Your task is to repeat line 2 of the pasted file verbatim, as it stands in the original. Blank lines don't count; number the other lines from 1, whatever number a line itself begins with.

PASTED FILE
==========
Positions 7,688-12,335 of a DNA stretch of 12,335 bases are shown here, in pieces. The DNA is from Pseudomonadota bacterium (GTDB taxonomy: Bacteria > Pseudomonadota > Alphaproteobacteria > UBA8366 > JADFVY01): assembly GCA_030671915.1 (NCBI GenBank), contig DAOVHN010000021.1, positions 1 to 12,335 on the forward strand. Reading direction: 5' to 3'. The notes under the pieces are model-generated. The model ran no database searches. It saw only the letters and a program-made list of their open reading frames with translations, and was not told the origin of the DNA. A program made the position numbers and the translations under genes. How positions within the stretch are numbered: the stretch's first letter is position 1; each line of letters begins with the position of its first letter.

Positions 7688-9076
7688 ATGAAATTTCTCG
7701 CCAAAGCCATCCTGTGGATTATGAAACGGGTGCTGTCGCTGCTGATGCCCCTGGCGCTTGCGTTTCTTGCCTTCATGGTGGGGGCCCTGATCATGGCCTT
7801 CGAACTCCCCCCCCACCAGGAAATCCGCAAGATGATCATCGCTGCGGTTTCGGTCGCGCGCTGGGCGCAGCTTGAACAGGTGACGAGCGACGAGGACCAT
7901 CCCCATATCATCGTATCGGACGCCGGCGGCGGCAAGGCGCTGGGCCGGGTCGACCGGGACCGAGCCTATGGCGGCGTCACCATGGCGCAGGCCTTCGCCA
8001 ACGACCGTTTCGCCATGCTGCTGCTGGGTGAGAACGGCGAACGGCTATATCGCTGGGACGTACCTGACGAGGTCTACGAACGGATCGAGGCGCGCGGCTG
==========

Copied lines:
Positions 7688-9076